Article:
100 yrs on, no bride in family wears red ‘chura’ - Mandi Gobindgarh News

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Saturday, April 6, 2019

100 yrs on, no bride in family wears red ‘chura’


100 yrs on, no bride in family wears red ‘chura’

Vishav Bharti
Tribune News Service 
Amritsar, April 5

When Puran Devi became a widow at the age of 22 in 1919, her red ‘chura’ (wedding bangles’ set) was broken into pieces. The family has seen many weddings since, but none of the brides has worn a red ‘chura’ in the last 100 years; the only colour they know is white.

The death in the Jallianwala Bagh massacre of 45-year-old Lala Wasoo Mal Kapoor, who figures on Serial No. 49 in the list of martyrs, left its mark on almost every facet of life for the family.

“Fifty years back when I got married, I too wore a white ‘chura’. The same happened in case of my mother-in-law and my children have followed suit,” says Rama Kapoor, grand-daughter-in-law of Wasoo Mal. This ritual is made clear before a new match is arranged in the family.

Not only this, the rituals and festivals falling in the month of April are also not celebrated the way they would be before April 13, 1919.

Lala Wasoo Mal was a prominent cloth merchant of Karmon Deori area. He funded freedom fighters whole-heartedly and was even present at the famous meeting at Hindu Sabha High School a day prior to the massacre, says his great-grandson Sunil Kapoor.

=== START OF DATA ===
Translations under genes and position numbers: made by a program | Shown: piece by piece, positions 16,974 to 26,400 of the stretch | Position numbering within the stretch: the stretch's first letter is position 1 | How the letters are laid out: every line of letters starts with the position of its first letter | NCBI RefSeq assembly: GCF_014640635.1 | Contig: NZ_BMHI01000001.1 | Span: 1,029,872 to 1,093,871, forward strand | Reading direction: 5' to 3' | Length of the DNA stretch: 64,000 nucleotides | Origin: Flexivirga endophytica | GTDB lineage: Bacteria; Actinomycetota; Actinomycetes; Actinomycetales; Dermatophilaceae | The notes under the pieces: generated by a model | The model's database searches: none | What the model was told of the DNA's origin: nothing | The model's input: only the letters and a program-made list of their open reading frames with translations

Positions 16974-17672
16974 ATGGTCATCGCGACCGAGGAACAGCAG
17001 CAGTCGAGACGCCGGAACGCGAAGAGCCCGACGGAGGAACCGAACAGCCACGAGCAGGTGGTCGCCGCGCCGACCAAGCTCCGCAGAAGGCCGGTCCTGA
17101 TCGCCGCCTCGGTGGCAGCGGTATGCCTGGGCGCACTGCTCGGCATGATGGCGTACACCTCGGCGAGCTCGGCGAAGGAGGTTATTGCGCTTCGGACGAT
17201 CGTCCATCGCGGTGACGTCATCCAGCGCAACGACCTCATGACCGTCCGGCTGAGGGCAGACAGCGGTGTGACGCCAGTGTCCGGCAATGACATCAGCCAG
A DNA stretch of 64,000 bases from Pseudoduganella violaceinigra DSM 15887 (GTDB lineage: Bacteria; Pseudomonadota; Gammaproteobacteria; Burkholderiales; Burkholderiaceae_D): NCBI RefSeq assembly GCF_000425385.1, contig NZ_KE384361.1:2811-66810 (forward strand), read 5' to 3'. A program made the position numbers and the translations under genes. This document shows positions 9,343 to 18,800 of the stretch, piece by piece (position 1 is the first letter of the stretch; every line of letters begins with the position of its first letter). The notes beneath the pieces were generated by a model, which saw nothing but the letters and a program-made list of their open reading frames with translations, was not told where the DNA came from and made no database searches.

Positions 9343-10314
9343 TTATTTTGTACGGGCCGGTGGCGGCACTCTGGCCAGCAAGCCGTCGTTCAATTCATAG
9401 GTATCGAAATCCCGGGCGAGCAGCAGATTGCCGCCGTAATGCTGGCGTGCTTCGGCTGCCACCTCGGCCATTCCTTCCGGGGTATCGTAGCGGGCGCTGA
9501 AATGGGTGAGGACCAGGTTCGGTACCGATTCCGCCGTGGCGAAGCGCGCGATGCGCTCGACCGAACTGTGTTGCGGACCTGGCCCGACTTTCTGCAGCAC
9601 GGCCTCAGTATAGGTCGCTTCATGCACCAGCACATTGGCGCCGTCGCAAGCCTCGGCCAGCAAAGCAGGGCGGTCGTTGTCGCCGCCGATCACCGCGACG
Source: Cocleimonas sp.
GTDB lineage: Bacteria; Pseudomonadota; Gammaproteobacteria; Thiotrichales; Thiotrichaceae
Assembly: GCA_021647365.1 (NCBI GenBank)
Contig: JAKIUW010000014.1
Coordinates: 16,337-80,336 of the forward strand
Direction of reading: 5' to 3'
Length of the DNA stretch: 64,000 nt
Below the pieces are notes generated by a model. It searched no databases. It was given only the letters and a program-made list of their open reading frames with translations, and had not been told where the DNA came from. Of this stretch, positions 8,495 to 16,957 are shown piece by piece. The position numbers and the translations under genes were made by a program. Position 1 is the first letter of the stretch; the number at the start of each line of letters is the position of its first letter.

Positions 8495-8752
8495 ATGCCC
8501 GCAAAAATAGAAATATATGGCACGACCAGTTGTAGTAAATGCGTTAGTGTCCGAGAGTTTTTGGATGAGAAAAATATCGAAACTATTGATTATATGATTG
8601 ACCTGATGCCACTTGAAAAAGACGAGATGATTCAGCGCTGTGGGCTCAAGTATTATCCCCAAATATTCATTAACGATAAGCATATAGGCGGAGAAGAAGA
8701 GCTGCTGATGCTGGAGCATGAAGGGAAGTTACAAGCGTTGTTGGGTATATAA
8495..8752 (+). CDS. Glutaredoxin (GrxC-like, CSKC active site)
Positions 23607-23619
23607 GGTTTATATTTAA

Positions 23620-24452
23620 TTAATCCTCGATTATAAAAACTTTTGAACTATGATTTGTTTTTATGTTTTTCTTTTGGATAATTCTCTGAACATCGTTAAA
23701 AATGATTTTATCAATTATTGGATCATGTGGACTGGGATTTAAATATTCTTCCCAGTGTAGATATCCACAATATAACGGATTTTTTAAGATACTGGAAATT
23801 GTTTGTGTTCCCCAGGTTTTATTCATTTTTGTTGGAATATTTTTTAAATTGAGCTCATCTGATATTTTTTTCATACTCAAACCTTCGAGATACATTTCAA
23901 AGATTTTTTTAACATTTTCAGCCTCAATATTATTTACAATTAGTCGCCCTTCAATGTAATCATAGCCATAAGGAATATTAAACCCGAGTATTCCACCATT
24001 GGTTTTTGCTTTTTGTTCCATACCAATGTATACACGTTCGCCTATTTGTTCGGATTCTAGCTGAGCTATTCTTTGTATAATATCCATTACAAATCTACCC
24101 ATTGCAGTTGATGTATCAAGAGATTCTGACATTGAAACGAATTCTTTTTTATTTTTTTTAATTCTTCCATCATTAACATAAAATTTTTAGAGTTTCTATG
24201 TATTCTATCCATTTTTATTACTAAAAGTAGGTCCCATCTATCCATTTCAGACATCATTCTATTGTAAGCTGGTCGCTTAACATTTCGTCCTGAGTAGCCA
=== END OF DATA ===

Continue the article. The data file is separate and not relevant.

As the story goes in the house of Kapoors, on the afternoon of April 13, 1919, just before leaving for Jallianwala Bagh, Lala Wasoo Mal did not forget to caution his wife that it was dangerous to go outside.

Two hours later, as the sun was setting, the entire city was gripped with panic as news spread that the protesters had been fired at. His wife, Puran Devi, panicked. “She would tell us that with a lantern in her hand, accompanied by her brother-in-law Hari Ram, she left for Jallianwala Bagh. Finding it impossible to reach there, Hari Ram returned after two hours. But crisscrossing the crowded markets, Puran Devi reached the Bagh,” says Rama Kapoor.

She used to tell her grandchildren that for the entire night, the injured got no help. She spent the night among the dead and injured. It was only around 6 am the following morning that some NGO vans reached the Bagh and started taking the injured to the Ram Bagh Civil Hospital (later re-named as Jallianwala Bagh Martyrs Memorial Civil Hospital).

Hit by a bullet, Lala Wasoo Mal succumbed to his injuries on April 19. “She lived on for 73 years after her husband’s death. But, till her last breath, she would fondly address him as Lala Ji,” tells Rama.

Puran Devi was still wearing the red ‘chura’ when she became a widow. Following the rituals, the women in the family broke the ‘chura’ into pieces. But the bigger problem was how to let it be known that she was pregnant. So, at the cremation, Puran Devi was paraded before the mourners and it was announced that she was carrying Lala Wasoo Mal’s child.

Sunil Kapoor says his grandfather, Bhajan Lal Kapoor, was born four months after Lala Wasoo Mal died.

Bhajan Lal joined the family business at a young age and Puran Devi started piecing together her life. Partition was one of the bloodiest periods for Amritsar. 

Bhajan Lal, the only common link between Puran Devi and Lala Wasoo Mal, died in 1947 while trying to save Muslim women and children from rampaging mobs.

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